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Excess liquidity drives hyper-inflation

ZVIKOMBORERO SIBANDA

Zimbabwe is one of those countries that continue to validate Milton Friedman’s views on the chief cause of inflation globally. Friedman said, “Inflation is always and everywhere a monetary phenomenon”.

When my countrymen hear about inflation, the first thing to ring in their minds is the central bank, the Reserve Bank of Zimbabwe (RBZ). This is associated with the 2007/8 hyper-inflation period when one banknote denomination was 100 trillion Zimbabwe dollars. Banknotes were now seen in the streets and garbage areas as they became worthless.

Various studies have been done on the causes of the 2008 records shutting inflation level. All of those I have read, there is consensus that it is excessive liquidity (money supply) growth that triggered heavy exchange rate loss and subsequent high inflation. Evidence also exists supporting the view that it is the Bank (RBZ) that influenced liquidity growth. The Bank engaged in massive quasi-fiscal activities.

Fast forward to 2019, prices that had stabilised in 2009 after the adoption of the US dollar as legal tender began to increase. The re-introduced Zimbabwe dollar was also plummeting heavily against the US dollar particularly on the parallel market. The main trigger of exchange rate depreciation post-dollarisation is also excessive liquidity growth in the economy. Generally, liquidity growth should move in tandem with the growth in activity in the real sector.

For starters, by real sector, I mean domestic production.

When money is supplied at a faster rate than the rate companies are producing goods to spend that money on, the prices of existing goods will have to go up. This is what is called the “rationing” function of the price through the operation of market forces of demand and supply.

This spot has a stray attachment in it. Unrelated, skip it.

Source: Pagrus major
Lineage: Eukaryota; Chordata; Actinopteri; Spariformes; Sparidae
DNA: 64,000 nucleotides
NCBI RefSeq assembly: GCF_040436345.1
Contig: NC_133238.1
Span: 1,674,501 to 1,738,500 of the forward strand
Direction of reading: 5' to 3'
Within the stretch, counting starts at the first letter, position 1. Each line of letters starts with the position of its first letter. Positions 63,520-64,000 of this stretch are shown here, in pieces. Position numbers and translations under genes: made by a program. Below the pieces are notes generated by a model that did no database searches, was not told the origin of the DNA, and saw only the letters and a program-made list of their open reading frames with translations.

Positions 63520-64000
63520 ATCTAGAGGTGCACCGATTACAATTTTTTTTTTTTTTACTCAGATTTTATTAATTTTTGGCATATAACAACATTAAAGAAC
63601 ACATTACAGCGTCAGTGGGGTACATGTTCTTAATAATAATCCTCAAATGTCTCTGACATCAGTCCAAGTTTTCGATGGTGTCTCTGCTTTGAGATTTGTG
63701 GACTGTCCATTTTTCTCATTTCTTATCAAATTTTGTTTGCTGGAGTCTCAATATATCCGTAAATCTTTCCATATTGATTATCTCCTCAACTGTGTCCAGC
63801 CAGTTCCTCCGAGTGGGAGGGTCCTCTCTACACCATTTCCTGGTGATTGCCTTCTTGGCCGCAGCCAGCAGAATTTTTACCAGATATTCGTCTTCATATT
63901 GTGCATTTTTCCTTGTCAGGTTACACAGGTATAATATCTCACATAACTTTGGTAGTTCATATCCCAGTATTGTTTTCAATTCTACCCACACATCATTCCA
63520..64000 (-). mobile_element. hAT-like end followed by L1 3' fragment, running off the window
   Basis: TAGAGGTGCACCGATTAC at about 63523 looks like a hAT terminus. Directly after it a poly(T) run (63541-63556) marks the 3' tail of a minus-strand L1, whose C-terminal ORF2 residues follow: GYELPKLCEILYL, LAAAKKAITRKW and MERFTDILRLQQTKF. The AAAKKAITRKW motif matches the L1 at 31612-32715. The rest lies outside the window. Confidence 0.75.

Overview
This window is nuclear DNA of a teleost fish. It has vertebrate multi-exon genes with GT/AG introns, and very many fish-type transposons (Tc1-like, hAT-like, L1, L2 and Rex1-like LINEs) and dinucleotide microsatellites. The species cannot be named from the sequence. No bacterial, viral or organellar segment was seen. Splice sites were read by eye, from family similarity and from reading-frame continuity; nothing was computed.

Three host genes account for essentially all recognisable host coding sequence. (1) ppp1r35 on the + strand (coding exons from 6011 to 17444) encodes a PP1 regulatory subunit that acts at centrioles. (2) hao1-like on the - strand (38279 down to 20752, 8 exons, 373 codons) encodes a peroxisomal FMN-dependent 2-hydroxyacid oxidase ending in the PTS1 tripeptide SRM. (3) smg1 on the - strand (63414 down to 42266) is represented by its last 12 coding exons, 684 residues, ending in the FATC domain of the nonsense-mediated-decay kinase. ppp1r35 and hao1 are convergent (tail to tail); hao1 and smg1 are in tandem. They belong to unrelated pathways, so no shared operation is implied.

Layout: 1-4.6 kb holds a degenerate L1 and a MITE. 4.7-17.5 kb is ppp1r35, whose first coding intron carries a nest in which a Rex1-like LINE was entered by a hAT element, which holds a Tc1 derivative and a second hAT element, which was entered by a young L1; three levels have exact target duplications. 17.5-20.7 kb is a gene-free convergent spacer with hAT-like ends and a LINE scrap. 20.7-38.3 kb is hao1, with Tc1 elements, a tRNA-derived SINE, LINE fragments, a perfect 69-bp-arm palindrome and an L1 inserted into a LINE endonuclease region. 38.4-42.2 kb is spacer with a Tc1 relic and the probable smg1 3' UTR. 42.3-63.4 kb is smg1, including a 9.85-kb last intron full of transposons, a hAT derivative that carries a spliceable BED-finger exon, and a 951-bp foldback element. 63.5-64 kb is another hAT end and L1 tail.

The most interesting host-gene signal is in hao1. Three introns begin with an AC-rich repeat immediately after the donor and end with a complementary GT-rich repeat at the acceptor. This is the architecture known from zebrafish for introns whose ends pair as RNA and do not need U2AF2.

In 2019, the country experienced a massive energy deficit, acute forex shortages, and a severe drought which affected agriculture, the mainstay of the economy. Consequently, Zimbabwe faced its worst recession with high inflation since 2008.

As I noted earlier, excessive money supply causes inflation. There are various levels of money supply in the economy and of these levels, reserve money is the most troublesome.

Reserve money which is also popularly known as high-powered money or central bank money is the base level of money supply in an economy, made up of currency in circulation plus banking sector deposits at the Bank. To simplify, banking sector deposits at the Bank are made up of required (statutory) reserves, banks’ RTGS balances, and other deposits.

Reserve money (M0) is the most price-sensitive level of money supply because it comprises components that function mostly as the medium of exchange than the store of value. Also, M0 is injected directly and at the discretion of the central bank hence the name central bank money. As such, aiding economic growth is a secondary function of any central bank with the primary function being to control the growth of prices.

I am convinced that the continued sharp depreciation of Zimdollar in the alternative markets and high prices currently prevailing is mainly driven by excessive growth in reserve money. Granular analysis of reserve money statistics shows that when reserve money mounted 169,94% from December 2018 level to close 2019 at ZW$8,8 billion, the Zimdollar lost about 85% of its value on the parallel market.